Regarding the Case of Joan of Arc (2018), directed by Matthew David Wilder (Your Name Here, Dog Eat Dog), is the latest in a long list of film adaptations of Joan of Arc’s legendary story. The real Jeanne d’Arc (1412-1431) was a French martyr and canonized Catholic saint. From a peasant family at Domrémy, Joan of Arc had a prominent role in the liberation of France, which had fallen under English dominion during the Hundred Years’ War.
In 1415, King Henry V had taken advantage of internal divisions and many French nobles were conspiring with the English crown against the Armagnac faction. In 1430, Joan was captured by the traitorous Burgundian faction and handed to the pro-English Bishop Pierre Cauchon, who declared her guilty of heresy and other charges in a rigged trial. Joan of Arc was burned at the stake in 1431.
The trial transcripts were used as evidence for her canonization in 1920. She had already become a symbol of French nationalism from the time of Napoleon Bonaparte in 1803.
In a recent interview with Alain Hertay, Wilder acknowledged his inspiration from Robert Bresson’s The Trial of Joan of Arc (1962) and Jacques Rivette’s Joan the Maiden (1994). Undoubtedly Wilder is following the tempo structure of the trial and interrogations and use of the semi-static camera that gave Bresson’s film a theatrical yet realist tone.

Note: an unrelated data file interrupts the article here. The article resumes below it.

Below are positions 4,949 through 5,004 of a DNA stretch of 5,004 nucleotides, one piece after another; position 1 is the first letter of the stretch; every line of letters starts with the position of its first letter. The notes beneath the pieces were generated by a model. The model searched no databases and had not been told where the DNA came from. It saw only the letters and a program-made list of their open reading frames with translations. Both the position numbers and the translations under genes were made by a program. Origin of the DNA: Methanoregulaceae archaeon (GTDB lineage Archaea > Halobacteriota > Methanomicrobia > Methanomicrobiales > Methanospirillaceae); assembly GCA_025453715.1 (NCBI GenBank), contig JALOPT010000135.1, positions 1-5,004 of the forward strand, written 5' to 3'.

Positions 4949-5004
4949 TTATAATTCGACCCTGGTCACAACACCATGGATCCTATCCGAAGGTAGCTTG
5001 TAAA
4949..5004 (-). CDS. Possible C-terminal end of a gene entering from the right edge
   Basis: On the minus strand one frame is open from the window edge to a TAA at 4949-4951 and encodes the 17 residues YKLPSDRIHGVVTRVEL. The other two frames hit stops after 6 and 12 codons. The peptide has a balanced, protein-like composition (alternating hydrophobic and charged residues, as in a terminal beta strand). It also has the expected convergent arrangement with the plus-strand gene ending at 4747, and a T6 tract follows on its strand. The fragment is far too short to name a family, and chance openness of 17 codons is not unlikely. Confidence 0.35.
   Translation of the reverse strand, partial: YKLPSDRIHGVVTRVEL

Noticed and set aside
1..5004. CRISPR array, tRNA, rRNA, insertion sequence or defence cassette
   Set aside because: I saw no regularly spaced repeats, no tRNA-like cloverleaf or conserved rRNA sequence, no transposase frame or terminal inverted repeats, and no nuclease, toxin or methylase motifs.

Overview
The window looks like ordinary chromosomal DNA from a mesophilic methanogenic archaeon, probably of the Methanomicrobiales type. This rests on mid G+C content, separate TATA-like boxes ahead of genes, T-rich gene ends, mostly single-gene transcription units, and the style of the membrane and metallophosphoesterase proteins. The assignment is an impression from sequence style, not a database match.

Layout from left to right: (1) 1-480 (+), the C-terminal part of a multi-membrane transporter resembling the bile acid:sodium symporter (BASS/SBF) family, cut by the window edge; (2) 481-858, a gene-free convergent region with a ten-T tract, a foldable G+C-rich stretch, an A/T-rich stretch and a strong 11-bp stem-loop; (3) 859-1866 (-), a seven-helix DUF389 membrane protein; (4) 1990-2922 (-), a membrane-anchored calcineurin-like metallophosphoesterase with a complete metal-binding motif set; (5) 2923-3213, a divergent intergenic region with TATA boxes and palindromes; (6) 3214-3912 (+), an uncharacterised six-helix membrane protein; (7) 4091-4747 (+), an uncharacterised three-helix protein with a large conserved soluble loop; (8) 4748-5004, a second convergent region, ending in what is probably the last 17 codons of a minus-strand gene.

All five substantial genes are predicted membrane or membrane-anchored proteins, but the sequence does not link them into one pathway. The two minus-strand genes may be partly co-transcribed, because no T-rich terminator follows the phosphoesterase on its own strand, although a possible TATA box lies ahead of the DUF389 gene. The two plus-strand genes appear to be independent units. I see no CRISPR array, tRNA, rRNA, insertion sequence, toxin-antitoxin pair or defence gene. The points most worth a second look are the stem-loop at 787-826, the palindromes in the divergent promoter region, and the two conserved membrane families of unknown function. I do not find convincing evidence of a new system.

In Tony Pipolo’s book Robert Bresson: A Passion for Film (2010) we learn that influential critic Susan Sontag judged Bresson’s film a failure because his “experiment” had reached the “limit of the unexpressive,” his aesthetic “moving in the direction of documentary.” In contrast with the poetic silent film The Passion of Joan of Arc (1928) by Carl Theodor Dreyer, Pipolo posits that in Bresson’s version all conflict stems from the language used by Joan and her judges during the trial: “the very rhythm of questions and answers creates tension and suggests the persistent danger of Joan’s falling into the traps laid by her interrogators. Florence Delay’s performance seems perfect, an unsentimental embodiment of a singular historical figure. Joan embodies the human figure not just as a noble creation, but as the projection of the filmmaker’s elusive idealized self.”